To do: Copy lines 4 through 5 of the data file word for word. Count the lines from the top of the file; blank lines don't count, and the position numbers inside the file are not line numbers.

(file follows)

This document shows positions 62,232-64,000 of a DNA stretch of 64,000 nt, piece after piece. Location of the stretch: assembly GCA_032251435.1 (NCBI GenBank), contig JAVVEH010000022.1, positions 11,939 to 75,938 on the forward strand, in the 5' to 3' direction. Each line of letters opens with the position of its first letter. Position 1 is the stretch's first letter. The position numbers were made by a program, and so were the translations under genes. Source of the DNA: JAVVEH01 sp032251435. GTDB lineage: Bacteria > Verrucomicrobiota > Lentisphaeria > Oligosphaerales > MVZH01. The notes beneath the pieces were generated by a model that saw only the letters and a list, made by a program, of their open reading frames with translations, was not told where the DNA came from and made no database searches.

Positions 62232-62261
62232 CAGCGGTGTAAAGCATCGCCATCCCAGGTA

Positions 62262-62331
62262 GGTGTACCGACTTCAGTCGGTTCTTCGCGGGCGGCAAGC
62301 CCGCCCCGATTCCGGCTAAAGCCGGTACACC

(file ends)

Positions 62262-62331
62262 GGTGTACCGACTTCAGTCGGTTCTTCGCGGGCGGCAAGC